Courtenay, about 100 km north of Nanaimo  (via Island Highway #19) on the east coast of Vancouver Island, and 75 km N of Parksville, was founded in the 1860s as a farming community in the Comox Valley. There is a garden known as the mile of Flowers. The town is the terminus of the ferry across the Strait of Georgia to Powell River,  at the top of the the  Sunshine Coast. In the nearby Puntledge River valley, in 1989 an intact fossilized skull of a 9 metre long (30 ft) elasmosaur, which was a long-necked marine reptile that lived 80 million years ago. Nearby recreation includes Mount Washington and Forbidden Plateau ski areas. The town has a beautiful view of glacier-capped Mount Washington, which rises a mile into the air (accessible from Campbell River)

You can also travel along the east coast of Vancouver Island on Highway 19A, the Oceanside Route, much more leisurely than Highway 19. This route extends from Parksville all the way to Campbell River, 50 km to the north of Courtenay.

The legacy of the region’s Indigenous heritage, combined with the contributions of settlers and subsequent generations, is an integral part of Courtenay’s identity.

Courtenay History

The Comox Valley and  the area around Courtenay was inhabited by the K’ómoks First Nation for thousands of years, who thrived on the abundant resources in the ocean, the forests, and the rivers.

in the late 1700s, Spanish and British navigators began to explore the coast of Vancouver Island. Only in the mid-1800s dis  that European settlement begin with a Hudson’s Bay Company fort at nearby Comox in 1862.

The settlement at Courtenay was originally known as “Comox Town” and later “Comox City” though in 1874, it was renamed “Courtenay” after Courtenay Bay in Nova Scotia. The construction of the E&N Railway in the late 19th century (which connected various parts of Vancouver Island to Nanaimo and to Esquimalt) played a significant role in the development of the area.

The fertile land around Courtenay led to the development of a prosperous agricultural industry through the 1800s. Dairy farming, fruit orchards, and logging were drivers of economic growth in the region.

During and after the World Wars, the neaby Canadian Forces Base Comox played a significant role in the region’s economy.  After World War II, Courtenay experienced a period of growth and urban development, with infrastructure improvement like roads and schools helped the city to expand.

Courtenay saw diversification beyond agriculture and logging. Tourism, arts and crafts, technology, and education began to play more significant roles in the local economy.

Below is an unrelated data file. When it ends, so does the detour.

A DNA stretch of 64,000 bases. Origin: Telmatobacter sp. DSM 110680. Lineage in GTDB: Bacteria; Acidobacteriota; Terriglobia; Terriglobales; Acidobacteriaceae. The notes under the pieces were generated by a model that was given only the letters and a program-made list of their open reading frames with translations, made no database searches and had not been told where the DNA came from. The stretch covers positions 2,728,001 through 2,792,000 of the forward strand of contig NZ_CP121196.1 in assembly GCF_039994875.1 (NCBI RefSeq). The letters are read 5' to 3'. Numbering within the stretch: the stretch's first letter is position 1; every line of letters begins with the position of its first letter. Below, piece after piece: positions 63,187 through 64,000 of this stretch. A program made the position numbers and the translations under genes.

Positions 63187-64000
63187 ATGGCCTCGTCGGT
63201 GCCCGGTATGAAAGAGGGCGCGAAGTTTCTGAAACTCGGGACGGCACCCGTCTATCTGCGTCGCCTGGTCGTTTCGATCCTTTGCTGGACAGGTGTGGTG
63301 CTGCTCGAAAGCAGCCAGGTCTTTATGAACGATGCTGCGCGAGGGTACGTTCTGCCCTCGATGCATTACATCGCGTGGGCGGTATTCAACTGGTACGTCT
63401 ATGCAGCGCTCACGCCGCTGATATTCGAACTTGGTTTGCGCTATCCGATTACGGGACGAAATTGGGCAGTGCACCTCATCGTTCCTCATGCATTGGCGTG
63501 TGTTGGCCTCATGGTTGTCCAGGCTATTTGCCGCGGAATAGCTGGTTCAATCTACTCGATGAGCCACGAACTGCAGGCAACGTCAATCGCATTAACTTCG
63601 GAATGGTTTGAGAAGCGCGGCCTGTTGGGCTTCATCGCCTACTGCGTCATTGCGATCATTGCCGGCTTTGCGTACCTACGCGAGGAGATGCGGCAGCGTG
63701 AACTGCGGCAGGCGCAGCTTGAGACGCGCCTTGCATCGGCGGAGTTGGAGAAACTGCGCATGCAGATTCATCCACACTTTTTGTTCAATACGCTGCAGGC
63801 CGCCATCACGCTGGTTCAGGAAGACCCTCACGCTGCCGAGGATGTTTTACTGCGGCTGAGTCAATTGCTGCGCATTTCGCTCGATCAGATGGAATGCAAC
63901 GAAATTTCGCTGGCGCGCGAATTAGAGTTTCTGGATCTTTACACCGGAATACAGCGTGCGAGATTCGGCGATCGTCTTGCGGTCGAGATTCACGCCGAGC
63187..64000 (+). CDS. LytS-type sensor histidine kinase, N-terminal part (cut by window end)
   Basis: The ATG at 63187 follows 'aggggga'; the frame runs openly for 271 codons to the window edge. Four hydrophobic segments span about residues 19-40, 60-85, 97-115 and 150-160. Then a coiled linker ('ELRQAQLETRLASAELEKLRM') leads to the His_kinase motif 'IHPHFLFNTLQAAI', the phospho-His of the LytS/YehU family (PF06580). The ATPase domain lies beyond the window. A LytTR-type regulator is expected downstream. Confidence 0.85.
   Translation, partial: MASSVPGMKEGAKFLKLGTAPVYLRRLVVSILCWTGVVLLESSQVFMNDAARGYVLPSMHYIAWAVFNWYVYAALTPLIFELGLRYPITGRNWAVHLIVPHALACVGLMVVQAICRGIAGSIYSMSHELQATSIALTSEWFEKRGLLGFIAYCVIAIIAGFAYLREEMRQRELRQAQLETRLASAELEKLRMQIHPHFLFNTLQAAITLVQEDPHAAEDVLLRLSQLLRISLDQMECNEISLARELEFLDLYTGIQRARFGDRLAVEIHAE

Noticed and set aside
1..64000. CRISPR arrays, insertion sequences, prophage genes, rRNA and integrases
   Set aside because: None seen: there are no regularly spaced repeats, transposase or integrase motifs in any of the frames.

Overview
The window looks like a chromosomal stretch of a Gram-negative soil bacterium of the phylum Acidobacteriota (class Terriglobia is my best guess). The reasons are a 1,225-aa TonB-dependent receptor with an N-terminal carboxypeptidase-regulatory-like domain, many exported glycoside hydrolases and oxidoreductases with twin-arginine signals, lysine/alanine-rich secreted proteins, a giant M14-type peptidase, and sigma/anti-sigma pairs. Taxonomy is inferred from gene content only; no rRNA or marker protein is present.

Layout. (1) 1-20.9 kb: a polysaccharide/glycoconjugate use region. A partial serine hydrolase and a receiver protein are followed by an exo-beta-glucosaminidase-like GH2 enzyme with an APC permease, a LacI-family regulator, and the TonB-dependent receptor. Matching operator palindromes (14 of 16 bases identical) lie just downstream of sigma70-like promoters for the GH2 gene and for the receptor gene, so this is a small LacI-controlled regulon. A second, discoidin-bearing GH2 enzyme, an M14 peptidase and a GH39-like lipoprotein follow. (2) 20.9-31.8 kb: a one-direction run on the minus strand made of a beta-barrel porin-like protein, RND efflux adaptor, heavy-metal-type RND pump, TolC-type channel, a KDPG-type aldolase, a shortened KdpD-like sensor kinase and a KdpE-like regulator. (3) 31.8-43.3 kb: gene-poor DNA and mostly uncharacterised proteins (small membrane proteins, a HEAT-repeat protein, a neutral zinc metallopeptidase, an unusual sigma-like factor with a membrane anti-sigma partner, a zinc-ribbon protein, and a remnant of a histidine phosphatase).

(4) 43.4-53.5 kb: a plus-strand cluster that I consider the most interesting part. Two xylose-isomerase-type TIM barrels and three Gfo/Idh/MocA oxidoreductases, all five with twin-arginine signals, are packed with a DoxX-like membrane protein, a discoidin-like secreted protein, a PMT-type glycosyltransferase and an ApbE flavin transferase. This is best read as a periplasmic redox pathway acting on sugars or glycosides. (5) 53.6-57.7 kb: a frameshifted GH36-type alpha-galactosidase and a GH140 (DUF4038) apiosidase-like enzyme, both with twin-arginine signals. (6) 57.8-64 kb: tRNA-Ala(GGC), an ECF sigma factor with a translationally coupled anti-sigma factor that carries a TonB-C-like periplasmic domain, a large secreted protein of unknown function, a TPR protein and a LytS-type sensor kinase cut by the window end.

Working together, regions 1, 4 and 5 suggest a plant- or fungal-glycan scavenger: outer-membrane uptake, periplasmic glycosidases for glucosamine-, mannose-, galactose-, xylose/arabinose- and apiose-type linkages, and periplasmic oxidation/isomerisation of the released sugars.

Courtenay Attractions

Courtenay and District Museum & Paleontology Centre

207 Fourth Street, Courtenay, BC V9N 1G7

This museum showcases the natural and cultural history of the Comox Valley, since 1961. It includes exhibits on paleontology, First Nations culture, and local wildlife.

Cumberland Museum & Archives

2680 Dunsmuir Ave, Cumberland, BC V0R 1S0
(10 km wouthwest of Courtenay via Comoz Valley Rd)

In nearby Cumberland, this museum is a short drive from Courtenay. It focuses on the history of the local coal mining industry and the town of Cumberland.

Seal Bay Nature Park

Bates Rd, Courtenay, BC V9J 1T8

This nature park offers a network of trails through forests, wetlands, and along the shoreline. It’s a great spot for hiking, birdwatching, and enjoying nature. Seal Bay Nature Park was first logged in approximately 1913 and then again in the early 1920s.  Several trails, such as the Mitchell grade  follow rail or logging grades once used to haul logs.

Courtenay Air Park

20 20th St, Courtenay, BC V9N 9C8

This waterfront aerodrome has a runway on the south bank of the Courtenay River and the facilities include ramp access to the river for float plane operations. It offers beautiful views of the Courtenay River and Comox Glacier.

Comox Valley Farmers’ Market

1701 Comox Ave, Comox, BC V9M 3M3

Shop for fresh local produce, artisanal crafts, baked goods, and more. every Saturday  from 9 AM- 1 PM at the Native Sons Hall (360 Cliffe Ave) in downtown Courtenay. While technically in Comox, this vibrant market held Saturdays (in season) .  in the Comox Valley we can grow all year long.

I-Hos Gallery

3310 Comox Rd, Courtenay, BC V9N 3P8

This Indigenous-owned and operated art gallery features a diverse collection of First Nations art, including carvings, jewelry, prints, and more.

Courtenay, British Columbia Area Map